Essentially, the working leg isn’t allowed to “rest”, as the stress is maintained on one side until your set is complete.

Obviously then repeat the process on the other side.

When it comes to alternating side lunges on both sides I view this more as muscular endurance or conditioning.

Therefore, this is best performed with lighter weights or even just with your bodyweight.

The aim here is to still work the target muscles, but also to get your heart rate up much higher.

Personally, I feel that if you’re introducing side lunges into your workouts then you should practise all 3 variations at different times.

This will provide a far greater idea of your strengths and weaknesses, and therefore what areas you need to work on.

Side Lunges vs. Cossack Squat

I’ve spoken above of the side lunge variations, and one happened to be the stationary variety.

This typically involves spreading your legs into “lunge-width position”, and then performing the movement from there.

However, in truth, this is actually a split-squat variety.

Essentially, lunges should always start with your feet together and the “stepping into” the lunge.

This is actually why there are exercises such as split squats, Bulgarian split squats, etc.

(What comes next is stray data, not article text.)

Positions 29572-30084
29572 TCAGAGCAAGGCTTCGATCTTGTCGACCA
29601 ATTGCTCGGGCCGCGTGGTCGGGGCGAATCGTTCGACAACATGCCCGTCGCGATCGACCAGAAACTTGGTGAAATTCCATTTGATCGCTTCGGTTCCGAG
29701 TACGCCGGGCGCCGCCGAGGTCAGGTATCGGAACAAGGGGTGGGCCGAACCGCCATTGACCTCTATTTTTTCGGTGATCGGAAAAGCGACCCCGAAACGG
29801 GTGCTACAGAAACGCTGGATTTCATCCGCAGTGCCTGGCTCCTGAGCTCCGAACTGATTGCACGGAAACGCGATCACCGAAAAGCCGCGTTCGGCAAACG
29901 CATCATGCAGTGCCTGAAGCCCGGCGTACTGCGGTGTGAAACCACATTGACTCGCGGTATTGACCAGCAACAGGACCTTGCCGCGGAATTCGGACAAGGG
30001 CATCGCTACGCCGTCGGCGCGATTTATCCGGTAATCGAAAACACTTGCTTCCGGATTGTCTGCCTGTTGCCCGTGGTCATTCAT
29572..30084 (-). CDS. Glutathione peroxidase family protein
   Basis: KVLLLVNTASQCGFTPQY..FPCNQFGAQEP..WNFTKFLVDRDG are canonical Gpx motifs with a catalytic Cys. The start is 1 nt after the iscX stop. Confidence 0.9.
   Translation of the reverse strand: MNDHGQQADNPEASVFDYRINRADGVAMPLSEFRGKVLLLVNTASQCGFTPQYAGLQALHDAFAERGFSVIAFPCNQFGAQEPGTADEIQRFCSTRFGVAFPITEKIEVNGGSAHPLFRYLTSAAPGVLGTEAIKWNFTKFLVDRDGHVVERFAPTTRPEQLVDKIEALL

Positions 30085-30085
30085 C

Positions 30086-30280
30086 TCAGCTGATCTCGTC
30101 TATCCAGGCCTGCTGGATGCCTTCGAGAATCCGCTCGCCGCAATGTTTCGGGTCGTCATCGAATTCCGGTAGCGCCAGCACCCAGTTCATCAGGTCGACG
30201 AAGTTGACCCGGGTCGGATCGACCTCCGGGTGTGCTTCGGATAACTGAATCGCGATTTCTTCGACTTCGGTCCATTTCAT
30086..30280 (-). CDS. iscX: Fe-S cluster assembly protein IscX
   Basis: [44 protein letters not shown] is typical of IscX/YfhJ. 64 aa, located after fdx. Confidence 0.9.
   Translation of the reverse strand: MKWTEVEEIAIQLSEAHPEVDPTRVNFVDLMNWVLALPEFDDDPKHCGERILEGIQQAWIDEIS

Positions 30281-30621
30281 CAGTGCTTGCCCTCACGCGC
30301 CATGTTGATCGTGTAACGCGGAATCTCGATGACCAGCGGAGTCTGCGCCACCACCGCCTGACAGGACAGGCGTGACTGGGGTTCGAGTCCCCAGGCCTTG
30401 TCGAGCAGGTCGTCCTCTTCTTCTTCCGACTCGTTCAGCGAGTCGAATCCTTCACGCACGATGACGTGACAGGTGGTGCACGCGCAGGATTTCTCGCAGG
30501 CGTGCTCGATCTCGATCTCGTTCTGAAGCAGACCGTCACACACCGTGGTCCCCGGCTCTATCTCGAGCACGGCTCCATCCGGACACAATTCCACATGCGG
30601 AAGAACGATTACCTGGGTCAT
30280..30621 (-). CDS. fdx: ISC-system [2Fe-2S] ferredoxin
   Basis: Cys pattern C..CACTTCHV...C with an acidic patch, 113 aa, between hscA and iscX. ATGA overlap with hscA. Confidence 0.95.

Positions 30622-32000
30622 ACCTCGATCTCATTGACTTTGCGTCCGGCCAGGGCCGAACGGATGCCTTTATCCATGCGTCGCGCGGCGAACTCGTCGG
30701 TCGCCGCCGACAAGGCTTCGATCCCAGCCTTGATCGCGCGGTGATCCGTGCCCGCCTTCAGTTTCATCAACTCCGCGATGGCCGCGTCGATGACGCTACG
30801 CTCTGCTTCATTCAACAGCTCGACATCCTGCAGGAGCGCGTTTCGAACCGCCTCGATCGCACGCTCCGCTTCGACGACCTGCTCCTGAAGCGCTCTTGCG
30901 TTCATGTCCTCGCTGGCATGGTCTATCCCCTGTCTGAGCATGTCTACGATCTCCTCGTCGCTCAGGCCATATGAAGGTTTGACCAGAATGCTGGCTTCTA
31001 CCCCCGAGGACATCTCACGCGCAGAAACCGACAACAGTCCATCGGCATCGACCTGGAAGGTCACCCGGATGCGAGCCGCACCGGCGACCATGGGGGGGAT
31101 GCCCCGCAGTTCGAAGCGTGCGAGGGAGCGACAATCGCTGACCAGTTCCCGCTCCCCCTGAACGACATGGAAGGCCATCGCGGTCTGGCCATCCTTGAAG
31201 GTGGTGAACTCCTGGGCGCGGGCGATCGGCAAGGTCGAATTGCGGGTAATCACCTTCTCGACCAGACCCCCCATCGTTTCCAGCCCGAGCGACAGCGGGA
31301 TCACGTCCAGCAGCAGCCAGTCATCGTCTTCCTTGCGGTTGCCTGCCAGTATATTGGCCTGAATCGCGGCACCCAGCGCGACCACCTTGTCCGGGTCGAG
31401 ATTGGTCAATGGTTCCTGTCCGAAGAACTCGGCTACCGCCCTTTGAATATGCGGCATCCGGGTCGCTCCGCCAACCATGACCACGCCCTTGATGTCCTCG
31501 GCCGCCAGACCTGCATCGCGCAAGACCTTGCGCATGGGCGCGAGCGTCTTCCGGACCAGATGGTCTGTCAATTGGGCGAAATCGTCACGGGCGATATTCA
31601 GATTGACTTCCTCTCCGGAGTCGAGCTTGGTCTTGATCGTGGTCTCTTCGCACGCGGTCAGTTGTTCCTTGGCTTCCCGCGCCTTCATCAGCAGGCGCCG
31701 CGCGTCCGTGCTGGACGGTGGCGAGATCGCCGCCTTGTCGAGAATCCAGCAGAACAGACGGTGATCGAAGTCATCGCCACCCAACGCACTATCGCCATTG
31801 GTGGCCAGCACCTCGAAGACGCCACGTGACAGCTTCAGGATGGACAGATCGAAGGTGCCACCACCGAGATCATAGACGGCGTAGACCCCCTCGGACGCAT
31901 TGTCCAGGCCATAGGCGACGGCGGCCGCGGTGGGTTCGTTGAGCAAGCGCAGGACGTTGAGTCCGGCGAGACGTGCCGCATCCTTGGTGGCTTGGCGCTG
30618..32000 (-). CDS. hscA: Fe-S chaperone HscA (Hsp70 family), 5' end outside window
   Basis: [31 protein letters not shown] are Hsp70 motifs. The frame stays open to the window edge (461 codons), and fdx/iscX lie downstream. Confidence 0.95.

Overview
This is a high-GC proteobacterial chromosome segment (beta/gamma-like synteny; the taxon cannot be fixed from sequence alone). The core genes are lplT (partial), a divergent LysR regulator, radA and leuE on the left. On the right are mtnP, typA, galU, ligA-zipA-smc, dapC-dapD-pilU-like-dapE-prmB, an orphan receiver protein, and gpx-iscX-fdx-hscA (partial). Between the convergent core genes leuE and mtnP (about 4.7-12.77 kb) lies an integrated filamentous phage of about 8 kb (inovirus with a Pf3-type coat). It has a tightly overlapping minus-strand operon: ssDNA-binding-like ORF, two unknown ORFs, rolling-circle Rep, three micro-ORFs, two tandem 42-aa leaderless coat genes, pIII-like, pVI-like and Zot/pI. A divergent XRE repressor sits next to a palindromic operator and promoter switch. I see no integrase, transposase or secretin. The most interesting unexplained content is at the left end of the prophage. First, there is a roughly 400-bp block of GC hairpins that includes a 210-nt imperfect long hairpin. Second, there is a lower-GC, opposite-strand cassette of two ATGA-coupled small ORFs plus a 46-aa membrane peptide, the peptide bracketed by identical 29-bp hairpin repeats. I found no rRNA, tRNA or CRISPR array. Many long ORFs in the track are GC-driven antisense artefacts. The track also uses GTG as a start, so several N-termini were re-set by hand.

When it comes to the cossack squat the exact same principle applies.

You are basically getting yourself into the stationary side lunge position, although you are spreading your legs and feet much wider.

And you maintain this wide stance throughout your set.

Next, is the foot position of the non-lunging leg.

For traditional side lunges both feet remain firmly planted to the floor.

However, for cossack squats the foot of the non-lunging leg sees the toes lift up from the floor and point upwards.

This places greater stress on the lunging leg and increases the overall range of motion.

That being said, for both movements there is no requirement for dorsiflexion of the foot or ankle.

This can cause the extremely common issue of your toes hurting when you perform regular lunges, but as I say, this isn’t the case for side lunges or cossack squats.

Now, we move onto your torso position.

For the side lunge you should be hinging at the hips and leaning forward ever so slightly.

But, don’t overdo it.

For the cossack squat you’ll need to maintain a far more upright torso position.

However, for both movements it’s important to maintain a neutral spine.

So, definitely no rounding of the back or flexing your lower spine.

Finally, there is the range of motion required with both movements.

The side lunge finishes when the quad of your lunging leg is parallel to the floor, and then you return to the starting position.

That being said, for the cossack squat your aim is to squat as deep as possible with the working leg.

In fact, if you’re extremely flexible you should feel the back of your thigh touch your calf.

So, cossack squats definitely require more flexibility than lateral lunges.

This is also why cossack squats are often used as a warm up for a barbell squat workout.

But, you can definitely use both exercise to gain strength, build muscle, or as a conditioning movement.

Although, if you’re having issues with balance with forward, reverse, or side lunges, then you’re going to find cossack squats extremely difficult.